Download figure to PowerPoint
To explain the emergence of ‘two sets’ of paired fins, several theories have been put forward. The Thacher–Mivart–Balfour fin fold theory of the origin of the paired fins suggests that tetrapod forelimbs and hindlimbs evolved by the splitting of a single lateral fin (Thacher, 1877; Mivart, 1879; Balfour, 1881) (Fig. 3B). This theory has been contested due to the inconsistency with the fossil record and a lack of embryonic evidence. In contrast, Tabin & Laufer (1993) suggested that pelvic fins were acquired before pectoral fins in the ‘pelvic before pectoral’ fin model due to the collinear expression pattern of the Hox genes along the embryonic flank and in developing limb buds (Fig. 3C). It was thought that the pattern of Hox gene expression along the flank of the embryo was co-opted into the pelvic fins and then passed to the pectoral fins, which is why only the posterior Hox genes are expressed during limb/fin development (Tabin & Laufer, 1993). However, to date, no fossils have been described which possess only pelvic fins (Coates, 1993; Thorogood & Ferretti, 1993) and these authors suggested that based on fossil and developmental evidence that pectoral fins were acquired before pelvic fins (Fig. 3D). Ruvinsky & Gibson-Brown (2000) proposed that an ancestral Tbx4/5 cluster was initially co-expressed in the first pair of fins to evolve. In modern jawed vertebrates, Tbx4 is expressed in the pelvic appendages and Tbx5 is expressed in the pectoral appendages (Gibson-Brown et al. 1996; Tamura et al. 1999; Ruvinsky et al. 2000). To explain this expression pattern, it was suggested that the ancestral Tbx4/5 cluster underwent a duplication event, either before or Tbx4 became localised at the pelvic level or after the cluster became localised at the pelvic level (Ruvinsky & Gibson-Brown, 2000). In this model, Tbx4 acted in conjunction with Pitx1 to modify the morphology of the developing limb to a pelvic fin/hindlimb identity (Ruvinsky & Gibson-Brown, 2000).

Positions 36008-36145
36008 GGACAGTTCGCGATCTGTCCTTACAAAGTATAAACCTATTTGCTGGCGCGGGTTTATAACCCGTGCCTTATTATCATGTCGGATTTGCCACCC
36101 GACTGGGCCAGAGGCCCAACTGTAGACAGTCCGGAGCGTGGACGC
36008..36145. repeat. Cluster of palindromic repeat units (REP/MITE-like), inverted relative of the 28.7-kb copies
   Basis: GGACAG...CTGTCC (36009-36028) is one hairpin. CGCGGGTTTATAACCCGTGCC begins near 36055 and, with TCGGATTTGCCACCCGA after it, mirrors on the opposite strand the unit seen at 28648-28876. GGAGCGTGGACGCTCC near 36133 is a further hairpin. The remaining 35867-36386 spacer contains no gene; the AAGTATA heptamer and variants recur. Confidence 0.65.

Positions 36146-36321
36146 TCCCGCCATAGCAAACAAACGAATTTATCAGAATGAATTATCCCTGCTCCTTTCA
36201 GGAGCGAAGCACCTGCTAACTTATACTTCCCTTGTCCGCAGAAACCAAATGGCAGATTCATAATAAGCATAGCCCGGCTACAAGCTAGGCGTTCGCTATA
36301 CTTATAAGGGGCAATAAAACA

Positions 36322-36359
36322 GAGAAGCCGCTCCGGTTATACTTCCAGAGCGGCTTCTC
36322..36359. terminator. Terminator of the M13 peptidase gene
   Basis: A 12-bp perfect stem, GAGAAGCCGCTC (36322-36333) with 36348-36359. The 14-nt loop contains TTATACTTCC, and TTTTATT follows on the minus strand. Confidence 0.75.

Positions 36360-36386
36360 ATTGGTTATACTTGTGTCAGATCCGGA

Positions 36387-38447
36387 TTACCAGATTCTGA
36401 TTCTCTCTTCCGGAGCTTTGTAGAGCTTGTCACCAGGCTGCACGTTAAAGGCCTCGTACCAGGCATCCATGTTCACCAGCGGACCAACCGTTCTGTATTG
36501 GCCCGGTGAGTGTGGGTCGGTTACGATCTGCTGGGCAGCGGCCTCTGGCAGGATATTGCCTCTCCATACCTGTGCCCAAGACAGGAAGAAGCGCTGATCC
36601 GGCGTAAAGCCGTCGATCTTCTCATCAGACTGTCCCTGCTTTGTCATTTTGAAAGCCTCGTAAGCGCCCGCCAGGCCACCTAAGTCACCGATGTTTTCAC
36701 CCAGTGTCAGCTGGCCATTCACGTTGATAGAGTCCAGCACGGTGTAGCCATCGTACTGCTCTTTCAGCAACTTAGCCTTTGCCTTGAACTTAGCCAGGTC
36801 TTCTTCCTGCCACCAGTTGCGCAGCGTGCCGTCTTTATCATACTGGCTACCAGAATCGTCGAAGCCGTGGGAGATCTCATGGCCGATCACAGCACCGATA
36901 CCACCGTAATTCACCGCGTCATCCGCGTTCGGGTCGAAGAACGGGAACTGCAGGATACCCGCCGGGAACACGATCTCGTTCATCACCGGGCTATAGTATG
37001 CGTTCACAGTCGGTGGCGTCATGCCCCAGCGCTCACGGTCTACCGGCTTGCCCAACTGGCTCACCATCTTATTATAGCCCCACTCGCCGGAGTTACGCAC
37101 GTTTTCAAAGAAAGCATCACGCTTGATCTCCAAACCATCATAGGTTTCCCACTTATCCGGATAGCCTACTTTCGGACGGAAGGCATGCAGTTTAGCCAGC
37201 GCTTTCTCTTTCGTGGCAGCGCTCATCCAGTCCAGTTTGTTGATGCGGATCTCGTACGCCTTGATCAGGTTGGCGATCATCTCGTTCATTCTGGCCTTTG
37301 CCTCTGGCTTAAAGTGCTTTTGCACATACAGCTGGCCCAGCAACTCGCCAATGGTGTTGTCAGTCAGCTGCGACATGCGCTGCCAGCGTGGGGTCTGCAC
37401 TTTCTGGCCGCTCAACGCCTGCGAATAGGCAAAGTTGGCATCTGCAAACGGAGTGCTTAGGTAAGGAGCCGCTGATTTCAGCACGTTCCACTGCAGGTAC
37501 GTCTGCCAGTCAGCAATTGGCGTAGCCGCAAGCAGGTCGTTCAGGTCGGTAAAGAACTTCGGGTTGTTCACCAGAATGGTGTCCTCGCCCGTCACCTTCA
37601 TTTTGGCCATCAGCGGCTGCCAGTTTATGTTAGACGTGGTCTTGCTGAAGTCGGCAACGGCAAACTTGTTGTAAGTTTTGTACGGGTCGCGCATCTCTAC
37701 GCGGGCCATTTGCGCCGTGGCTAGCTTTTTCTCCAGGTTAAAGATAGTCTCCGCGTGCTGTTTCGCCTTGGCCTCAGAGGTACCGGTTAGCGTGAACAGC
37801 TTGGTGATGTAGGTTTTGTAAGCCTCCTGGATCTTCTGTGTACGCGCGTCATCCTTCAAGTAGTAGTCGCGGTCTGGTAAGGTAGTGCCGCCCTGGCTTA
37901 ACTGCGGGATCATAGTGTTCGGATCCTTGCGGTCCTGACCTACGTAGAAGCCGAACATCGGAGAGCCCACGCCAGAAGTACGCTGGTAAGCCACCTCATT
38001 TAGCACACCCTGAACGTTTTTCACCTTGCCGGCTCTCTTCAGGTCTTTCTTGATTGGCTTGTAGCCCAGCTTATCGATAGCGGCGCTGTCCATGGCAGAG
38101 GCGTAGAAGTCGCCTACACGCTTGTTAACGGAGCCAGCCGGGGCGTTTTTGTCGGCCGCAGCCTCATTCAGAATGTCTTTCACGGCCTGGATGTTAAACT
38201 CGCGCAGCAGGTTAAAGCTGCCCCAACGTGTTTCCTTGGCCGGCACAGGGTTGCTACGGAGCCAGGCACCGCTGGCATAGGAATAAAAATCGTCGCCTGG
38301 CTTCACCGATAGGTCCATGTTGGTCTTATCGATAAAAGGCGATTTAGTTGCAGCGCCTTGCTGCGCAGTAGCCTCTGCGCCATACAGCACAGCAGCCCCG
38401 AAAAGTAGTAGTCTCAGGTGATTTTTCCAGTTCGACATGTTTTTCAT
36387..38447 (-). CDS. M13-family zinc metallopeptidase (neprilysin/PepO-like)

Pelvic fins and the tetrapod transition